Ted I had no idea how a spec sheet would look like. Awesome of you sharing this. I bet there'll be more that will find this very helpful. Thank you!

Reply

Ted

about 11 years ago

Tim, Glad this can be of use! -Ted

Reply

Joe

about 10 years ago

Where 'plan B' freelancers paid for being on call? What would be fair compensation?

Reply

Emmy

about 10 years ago

Hi Joe. I'll reach out to Ted and see if he can comment on how much he paid them.

Reply

Felipe Budinich (@FelipeBudinich)

about 10 years ago

I loved the idea of Plan B freelancers.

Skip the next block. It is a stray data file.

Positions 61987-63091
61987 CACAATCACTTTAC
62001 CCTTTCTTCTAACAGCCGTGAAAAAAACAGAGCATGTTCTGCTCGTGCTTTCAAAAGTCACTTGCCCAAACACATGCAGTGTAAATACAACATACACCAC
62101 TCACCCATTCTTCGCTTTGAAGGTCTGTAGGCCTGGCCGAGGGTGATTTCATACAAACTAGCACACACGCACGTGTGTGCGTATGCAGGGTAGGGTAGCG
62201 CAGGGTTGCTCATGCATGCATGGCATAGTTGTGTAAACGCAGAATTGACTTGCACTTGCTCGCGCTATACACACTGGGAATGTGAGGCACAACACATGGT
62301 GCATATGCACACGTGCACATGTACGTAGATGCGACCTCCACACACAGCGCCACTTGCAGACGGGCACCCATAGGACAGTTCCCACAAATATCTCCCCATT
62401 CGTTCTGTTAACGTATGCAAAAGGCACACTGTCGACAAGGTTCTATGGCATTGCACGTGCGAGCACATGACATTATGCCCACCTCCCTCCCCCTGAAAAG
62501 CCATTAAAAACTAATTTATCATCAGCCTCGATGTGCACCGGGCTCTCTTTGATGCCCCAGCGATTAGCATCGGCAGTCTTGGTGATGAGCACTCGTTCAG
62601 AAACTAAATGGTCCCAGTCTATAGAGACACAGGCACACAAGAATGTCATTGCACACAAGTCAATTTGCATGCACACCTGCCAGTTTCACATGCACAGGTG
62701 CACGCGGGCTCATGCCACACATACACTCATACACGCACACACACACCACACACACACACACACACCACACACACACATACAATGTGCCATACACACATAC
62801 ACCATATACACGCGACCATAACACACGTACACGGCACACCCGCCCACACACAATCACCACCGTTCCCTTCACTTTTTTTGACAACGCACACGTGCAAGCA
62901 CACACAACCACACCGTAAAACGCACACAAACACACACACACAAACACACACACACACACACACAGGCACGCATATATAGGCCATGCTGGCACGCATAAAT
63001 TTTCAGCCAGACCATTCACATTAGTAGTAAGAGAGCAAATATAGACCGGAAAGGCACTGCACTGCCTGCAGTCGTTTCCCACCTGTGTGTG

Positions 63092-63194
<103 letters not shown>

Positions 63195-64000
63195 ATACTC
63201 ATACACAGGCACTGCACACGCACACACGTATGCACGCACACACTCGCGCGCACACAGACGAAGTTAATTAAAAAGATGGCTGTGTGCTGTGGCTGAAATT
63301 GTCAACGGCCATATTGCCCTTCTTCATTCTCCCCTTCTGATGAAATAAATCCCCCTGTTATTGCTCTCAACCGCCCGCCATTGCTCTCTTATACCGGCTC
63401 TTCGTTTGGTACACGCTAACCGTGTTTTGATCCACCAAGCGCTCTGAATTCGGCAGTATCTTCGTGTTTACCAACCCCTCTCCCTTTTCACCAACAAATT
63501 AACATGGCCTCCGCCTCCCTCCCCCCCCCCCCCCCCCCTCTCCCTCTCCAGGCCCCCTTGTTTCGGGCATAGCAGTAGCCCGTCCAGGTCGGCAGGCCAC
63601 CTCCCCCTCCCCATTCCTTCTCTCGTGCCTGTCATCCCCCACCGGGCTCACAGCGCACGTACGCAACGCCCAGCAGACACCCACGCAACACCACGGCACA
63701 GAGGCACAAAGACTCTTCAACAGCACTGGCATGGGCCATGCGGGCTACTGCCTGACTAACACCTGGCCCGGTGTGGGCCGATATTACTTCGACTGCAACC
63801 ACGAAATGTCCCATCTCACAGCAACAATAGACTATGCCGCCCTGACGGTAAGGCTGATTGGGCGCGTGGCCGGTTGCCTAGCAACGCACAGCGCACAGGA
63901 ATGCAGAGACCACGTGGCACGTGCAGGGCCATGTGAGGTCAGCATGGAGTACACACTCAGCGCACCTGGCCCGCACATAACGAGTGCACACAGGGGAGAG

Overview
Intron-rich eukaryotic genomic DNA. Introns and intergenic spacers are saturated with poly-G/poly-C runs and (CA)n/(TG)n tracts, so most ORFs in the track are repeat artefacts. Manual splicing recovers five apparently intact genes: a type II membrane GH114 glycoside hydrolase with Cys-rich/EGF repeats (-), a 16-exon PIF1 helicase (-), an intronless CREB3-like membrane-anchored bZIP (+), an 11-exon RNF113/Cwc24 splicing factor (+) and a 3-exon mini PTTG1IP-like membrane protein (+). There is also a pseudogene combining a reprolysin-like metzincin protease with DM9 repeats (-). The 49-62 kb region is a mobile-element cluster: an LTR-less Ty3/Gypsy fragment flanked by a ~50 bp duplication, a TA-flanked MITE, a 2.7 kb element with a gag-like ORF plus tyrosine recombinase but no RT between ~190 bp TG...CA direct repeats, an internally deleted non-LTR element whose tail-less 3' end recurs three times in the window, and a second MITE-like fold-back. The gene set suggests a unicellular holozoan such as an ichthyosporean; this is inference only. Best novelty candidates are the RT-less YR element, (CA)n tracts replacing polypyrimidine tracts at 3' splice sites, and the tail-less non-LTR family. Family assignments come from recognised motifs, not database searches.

Reply

Frankie

about 9 years ago

Nice article, also great and useful comments, Im just right starting looking for some freelancer, so this is extremely useful as I already had problem when I hired a friend.. My idea is to start with a very small simple project and if things go well, to proceed further with more projects and so on. But before looking, I should probably start writing down all my defined specs as right now I have a general idea of what I want to do.. What do you guys about the Jobs section of Gamasutra to find freelancers? thanks!

Reply

Emmy

about 9 years ago

Hi and thanks for the comment. Testing a freelancer on a small project with well-defined scope is a great (and safe) way to determine whether that freelancer is right for you. Great idea and thank you for sharing. I do not have experience with the Jobs section of Gamasutra, but I'd invite my other fans to share their experiences...